I pulled the knife off the shelf and held it – feeling its weight and balance. Its worn handle fit perfectly in my hand. The project became more than just restoring a knife, there was a story to be told here.
My first two questions were pretty easy to figure out. In many old homes the walls were finished bit by bit, when money and supplies were available. Often the spaces between the wall studs were used to store things. That is probably what happened here, the knife was simply forgotten when the wall was finally finished.
To answer the third question, and to find out more, I needed to start digging into the history of the house.
Stan and his wife bought the house back in 1976 from the estate of the original owners. The property, on which the house was built in 1929, was once a good-sized working farm where crops were grown, and livestock was raised. Today there is little left of the original farmland.
The original family consisted of 11 people – nine children and the parents. Attached to the back of the house was an addition that served as the kitchen for the growing family. This also happens to be where the modern kitchen is today and the general area where the knife was found.
Beneath the kitchen was a root cellar, which had been incorporated into the overall basement by the time Stan bought the home. Despite this, in the area of the basement under the kitchen – where the old root cellar was – Stan found very old canning jars and wooden storage bins that were once used to store root crops like carrots, potatoes and turnips.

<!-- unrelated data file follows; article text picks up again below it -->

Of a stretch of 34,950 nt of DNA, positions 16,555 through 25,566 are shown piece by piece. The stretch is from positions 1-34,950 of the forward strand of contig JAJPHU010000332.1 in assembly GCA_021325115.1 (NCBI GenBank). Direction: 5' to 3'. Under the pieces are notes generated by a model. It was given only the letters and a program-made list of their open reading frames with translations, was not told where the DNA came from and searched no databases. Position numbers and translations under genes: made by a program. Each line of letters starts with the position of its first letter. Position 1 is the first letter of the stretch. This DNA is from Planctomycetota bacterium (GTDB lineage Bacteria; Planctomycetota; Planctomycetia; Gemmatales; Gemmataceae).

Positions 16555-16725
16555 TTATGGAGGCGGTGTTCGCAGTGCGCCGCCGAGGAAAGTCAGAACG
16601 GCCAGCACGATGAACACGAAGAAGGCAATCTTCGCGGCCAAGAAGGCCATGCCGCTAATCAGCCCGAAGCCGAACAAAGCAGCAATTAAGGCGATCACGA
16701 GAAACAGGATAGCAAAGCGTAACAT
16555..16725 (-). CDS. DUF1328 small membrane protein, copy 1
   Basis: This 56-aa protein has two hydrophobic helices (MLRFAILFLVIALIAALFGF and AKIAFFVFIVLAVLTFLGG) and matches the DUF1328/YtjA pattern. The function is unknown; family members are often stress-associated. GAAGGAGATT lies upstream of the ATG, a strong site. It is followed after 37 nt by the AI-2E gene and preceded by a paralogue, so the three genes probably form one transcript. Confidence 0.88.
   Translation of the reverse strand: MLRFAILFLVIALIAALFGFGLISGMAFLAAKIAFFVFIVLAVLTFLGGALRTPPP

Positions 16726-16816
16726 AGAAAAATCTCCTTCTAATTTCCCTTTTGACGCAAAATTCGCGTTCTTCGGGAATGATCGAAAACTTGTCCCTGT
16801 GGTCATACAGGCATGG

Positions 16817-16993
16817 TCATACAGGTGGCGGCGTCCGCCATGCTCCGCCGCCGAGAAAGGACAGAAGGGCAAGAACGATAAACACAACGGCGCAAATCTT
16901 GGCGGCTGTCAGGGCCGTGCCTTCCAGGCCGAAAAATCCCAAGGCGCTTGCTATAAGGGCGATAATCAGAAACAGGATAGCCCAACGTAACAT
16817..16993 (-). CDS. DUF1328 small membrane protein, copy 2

While a farmhouse built in the 1920s doesn’t normally generate much romantic nostalgia, we need to look at the time period that this house – and knife – represents. This was the time of the Great Depression; an era when a great many Americans were out of work and the lines at soup kitchens stretched for blocks. America was at its lowest.
Families in the 1920s, particularly rural families, had to make do with what they had. There was no jumping in the car and heading to the store when you needed something. There was no such thing as “extra money”, unemployment or welfare checks. If something broke, you fixed it. If you needed a tool, you made it. When your family’s very lives depended on what you could harvest from the land, you needed to be creative.